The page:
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What's the worst that can happen?

Author: Shiona MacDonald, Deputy project lead

Through the wonderful organisation Girls Out Loud, I have just completed a year as a mentor to a 13 year old girl. This wasn’t part of the plan, when asked, my inner voice screamed “Noooo!”, but having done it, I’d do it again in a heartbeat. Not for the warm fuzzy feelings we associate with doing good for a youngster, but for the massive impact it had on me.

Mentoring a teenager came with the expected; “I can’t put my hand up in class, I’ll get laughed at”; “I can’t be the lead in the school show, all the good people will be in it”, and while its easy to write these off as “usual teenage angst”; are any of us really so different? How many of us must be persuaded (read “told”) to take to the stage and speak at the local roadshow or coerced to step up and take the lead in this initiative or that working group? While we justify it as “being too busy”, or having “too much on”; can we honestly say our motives for seeking to avoid being in the limelight are fundamentally different?

Mentoring becomes a process of putting things into context (if you stick your hand up and ask, really what’s the worst that can happen?), identifying and challenging the persons own limiting beliefs (why are you not good enough, what makes you say that?); exploring issues to understand the bigger picture and context in which the mentee sees it, versus what is actually going on. But in doing so, you form habits; habits that then reflect into your own thoughts and your own actions.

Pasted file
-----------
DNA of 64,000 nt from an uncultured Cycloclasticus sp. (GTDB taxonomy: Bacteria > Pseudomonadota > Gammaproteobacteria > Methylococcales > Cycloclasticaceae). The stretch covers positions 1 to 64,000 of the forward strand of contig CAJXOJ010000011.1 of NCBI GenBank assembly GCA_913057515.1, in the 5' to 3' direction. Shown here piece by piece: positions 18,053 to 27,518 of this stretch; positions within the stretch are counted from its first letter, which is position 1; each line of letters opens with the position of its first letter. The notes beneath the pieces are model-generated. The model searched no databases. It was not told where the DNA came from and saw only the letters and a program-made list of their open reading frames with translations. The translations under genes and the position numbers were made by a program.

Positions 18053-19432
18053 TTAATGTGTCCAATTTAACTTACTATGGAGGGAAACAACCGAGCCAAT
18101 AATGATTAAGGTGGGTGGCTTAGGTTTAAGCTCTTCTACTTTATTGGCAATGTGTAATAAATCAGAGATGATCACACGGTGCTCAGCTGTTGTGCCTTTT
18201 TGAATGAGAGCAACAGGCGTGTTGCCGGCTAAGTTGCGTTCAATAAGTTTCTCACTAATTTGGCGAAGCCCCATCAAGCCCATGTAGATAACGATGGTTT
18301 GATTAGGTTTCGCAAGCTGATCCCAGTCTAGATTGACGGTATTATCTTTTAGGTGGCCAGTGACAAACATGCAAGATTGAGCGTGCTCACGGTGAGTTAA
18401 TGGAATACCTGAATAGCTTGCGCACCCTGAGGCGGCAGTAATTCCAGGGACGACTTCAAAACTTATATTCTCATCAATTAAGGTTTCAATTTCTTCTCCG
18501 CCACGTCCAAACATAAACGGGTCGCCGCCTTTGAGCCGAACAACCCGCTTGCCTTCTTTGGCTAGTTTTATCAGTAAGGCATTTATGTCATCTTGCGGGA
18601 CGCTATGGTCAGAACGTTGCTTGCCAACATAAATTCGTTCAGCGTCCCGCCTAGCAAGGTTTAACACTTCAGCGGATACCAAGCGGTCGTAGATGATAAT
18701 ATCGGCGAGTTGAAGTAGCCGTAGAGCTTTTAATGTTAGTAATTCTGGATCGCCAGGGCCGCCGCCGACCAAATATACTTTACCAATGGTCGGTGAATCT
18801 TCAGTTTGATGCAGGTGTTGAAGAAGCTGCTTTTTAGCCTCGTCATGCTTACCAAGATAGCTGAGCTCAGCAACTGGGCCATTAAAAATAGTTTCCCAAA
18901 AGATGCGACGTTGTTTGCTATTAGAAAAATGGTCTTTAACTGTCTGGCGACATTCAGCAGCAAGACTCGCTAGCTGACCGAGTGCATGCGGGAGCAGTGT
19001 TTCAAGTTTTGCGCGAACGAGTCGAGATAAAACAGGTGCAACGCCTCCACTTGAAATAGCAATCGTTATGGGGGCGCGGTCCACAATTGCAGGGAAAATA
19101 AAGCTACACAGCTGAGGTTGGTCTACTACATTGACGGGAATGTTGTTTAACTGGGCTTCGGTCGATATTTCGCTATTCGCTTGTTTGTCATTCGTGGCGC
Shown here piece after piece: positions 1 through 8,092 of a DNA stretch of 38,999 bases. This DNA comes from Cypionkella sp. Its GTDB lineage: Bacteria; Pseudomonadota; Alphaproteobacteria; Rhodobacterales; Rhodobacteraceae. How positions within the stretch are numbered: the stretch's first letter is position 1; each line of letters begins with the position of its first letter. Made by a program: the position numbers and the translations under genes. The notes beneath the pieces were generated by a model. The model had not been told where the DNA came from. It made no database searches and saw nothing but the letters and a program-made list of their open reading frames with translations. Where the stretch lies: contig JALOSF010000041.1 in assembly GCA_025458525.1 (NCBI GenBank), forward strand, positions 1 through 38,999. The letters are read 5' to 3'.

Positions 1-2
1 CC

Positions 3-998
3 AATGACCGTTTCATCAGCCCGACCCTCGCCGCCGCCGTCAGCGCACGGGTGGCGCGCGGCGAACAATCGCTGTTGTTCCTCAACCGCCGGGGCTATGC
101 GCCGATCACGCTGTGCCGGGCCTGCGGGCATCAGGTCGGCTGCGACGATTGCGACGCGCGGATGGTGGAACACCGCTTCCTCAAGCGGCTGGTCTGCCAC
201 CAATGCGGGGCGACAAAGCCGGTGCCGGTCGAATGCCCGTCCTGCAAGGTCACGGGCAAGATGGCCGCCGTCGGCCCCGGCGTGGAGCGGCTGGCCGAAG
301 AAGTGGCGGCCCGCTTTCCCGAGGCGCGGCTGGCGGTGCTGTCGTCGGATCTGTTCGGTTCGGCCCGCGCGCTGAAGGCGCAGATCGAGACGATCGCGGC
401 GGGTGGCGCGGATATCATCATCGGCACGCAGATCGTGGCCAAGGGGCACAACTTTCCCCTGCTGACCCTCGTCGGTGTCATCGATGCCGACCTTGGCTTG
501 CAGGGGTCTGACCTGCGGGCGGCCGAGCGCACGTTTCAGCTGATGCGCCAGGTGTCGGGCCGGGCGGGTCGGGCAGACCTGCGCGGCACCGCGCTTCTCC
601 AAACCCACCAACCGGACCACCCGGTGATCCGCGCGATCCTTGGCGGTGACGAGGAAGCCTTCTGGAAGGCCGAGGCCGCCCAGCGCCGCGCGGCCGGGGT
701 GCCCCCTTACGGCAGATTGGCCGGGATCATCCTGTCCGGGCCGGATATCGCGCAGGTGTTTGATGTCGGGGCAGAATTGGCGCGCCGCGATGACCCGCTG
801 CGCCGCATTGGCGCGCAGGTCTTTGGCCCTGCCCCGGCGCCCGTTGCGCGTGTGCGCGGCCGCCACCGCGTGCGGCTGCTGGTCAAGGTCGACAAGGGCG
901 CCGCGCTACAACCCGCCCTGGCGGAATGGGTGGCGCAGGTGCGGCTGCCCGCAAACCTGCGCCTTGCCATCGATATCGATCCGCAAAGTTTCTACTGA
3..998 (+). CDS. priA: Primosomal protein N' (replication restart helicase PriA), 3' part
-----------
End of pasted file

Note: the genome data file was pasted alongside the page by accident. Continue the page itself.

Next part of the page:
And so, in the year of mentoring I have broken down some of my own limiting beliefs; I know I can run a half marathon because I did (though never again!). I am acknowledging and accepting my skills and using them ‘putting my hand up in class’ as an advisory board member for Girls Out Loud and as part of the industrial panel for UCLAN’s civil engineering department. I have ‘taken the lead part in the show’; speaking in front of 80 ladies at a charity lunch about my experiences of being a female civil engineer and most recently, I have left the comfort zone of the Highways sector and taken a leap into Natural Resources to continue to develop and grow, not afraid (well maybe a little bit!), but more excited to meet new people and experience new things.

Being a mentor can be just as rewarding for you as it is for the mentee. If you’d like to become a ‘Big sister’ as part of the Girls Out Loud ‘Big Sister’ mentoring programme or would like more information visit www.girlsoutloud.org.uk